Two of our own were recently on the .NET Rocks! podcast with Carl Franklin and Richard Campbell. Did you catch the episode?
.NET Rocks! is a weekly talk show for anyone interested in programming on the Microsoft .NET platform. It was the first and most widely listened to podcast for .NET developers. The shows range from introductory information to hardcore geekiness.
John and Clayton were guests on the show to discuss Test Driven Development (TDD). So, why is TDD so important? As more businesses and industries rely on software solutions, it’s increasingly important that those solutions be robust and error-free. The cheaper and more consistent they are, the better. Applications developed with TDD in mind are inherently more testable, easier to maintain, and demonstrate a certain level of correctness not easily achieved otherwise.
It’s possible that you’ve had some exposure to unit tests in your career. It’s highly likely that you’ve written a test or two. Many developers, unfortunately, haven’t had the opportunity to experience the joys of Test-Driven Development.
John’s story on TDD
I was first introduced to TDD about five years ago. I was interviewing for a lead developer position for a small startup. During the interview process, the CTO mentioned that the development team was practicing TDD. I informed him that I didn’t have any practical TDD experience, but that I was sure I could adapt.
In all honesty, I was bit nervous. Up to that point, I had never even written a single unit test! What had I gotten myself into? An offer was extended and I accepted. Once I joined the small company I was told that, while TDD was the goal, they weren’t quite there yet. Phew; crisis averted. However, I was still intrigued. It wasn’t until a few months later that the team delved into the world of TDD, and the rest, as they say, is history.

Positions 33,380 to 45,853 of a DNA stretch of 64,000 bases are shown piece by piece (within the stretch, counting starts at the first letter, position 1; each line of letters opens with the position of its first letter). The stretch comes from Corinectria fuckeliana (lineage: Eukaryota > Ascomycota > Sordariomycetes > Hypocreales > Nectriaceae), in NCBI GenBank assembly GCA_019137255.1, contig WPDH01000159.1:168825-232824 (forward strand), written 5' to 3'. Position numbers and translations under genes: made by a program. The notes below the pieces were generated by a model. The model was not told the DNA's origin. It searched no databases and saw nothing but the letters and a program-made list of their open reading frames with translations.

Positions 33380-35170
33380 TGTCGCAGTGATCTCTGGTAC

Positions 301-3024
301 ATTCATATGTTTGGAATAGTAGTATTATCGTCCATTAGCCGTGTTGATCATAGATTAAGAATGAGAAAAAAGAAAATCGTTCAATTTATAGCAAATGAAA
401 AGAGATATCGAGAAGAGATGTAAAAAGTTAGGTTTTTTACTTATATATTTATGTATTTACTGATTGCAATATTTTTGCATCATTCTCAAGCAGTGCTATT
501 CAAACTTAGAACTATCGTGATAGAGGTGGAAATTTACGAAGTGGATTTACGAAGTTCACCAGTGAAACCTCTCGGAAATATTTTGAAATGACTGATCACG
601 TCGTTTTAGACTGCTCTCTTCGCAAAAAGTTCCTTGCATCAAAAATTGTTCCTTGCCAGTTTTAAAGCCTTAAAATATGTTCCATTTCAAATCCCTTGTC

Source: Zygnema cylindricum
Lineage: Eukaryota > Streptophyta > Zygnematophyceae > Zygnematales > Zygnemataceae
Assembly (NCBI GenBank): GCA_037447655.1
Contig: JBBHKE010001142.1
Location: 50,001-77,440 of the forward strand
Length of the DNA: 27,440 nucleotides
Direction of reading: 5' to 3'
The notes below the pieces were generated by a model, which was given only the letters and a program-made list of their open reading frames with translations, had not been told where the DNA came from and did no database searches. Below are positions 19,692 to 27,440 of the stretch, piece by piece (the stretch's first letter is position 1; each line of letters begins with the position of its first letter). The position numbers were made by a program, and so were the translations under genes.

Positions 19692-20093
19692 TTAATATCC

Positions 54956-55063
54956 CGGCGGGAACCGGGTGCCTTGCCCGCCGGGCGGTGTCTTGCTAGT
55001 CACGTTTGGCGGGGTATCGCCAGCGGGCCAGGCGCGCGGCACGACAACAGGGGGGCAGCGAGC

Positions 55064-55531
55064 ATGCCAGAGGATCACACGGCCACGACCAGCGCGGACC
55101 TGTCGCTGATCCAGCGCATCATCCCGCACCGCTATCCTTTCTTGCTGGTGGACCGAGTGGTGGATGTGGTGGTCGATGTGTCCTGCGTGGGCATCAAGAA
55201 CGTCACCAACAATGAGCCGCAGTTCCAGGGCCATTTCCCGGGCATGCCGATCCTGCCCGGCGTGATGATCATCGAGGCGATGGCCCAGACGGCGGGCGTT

Clayton’s story on TDD
My introduction to TDD is a little different from John’s. I have been writing code since I was in middle school in the early 1990s. From then until 2010, I always struggled with writing applications that didn’t require serious architectural changes when new requirements were introduced. In 2010, I finally got fed up with the constant rewrites and began researching tools and techniques to help me with my problem. I quickly found TekPub, an e-learning site that was, at the time, owned and operated by Rob Conery. Through TekPub I began learning the SOLID principles and TDD. After banging my head against the wall for close to six months, I started to grasp what TDD was and how I could use those principles. Coupled with the SOLID principles, TDD helped me to write easy to understand code that was flexible enough to stand up to any requirements the business could throw at me. I eventually ended up at the same company where John was employed and worked with him and, as he said, the rest is history.
Listen to the .NET Rocks! episode: https://www.dotnetrocks.com/?show=1536
And be sure to checkout Practical Test Driven Development with C# 7 on Amazon: https://amzn.to/2IYLh3o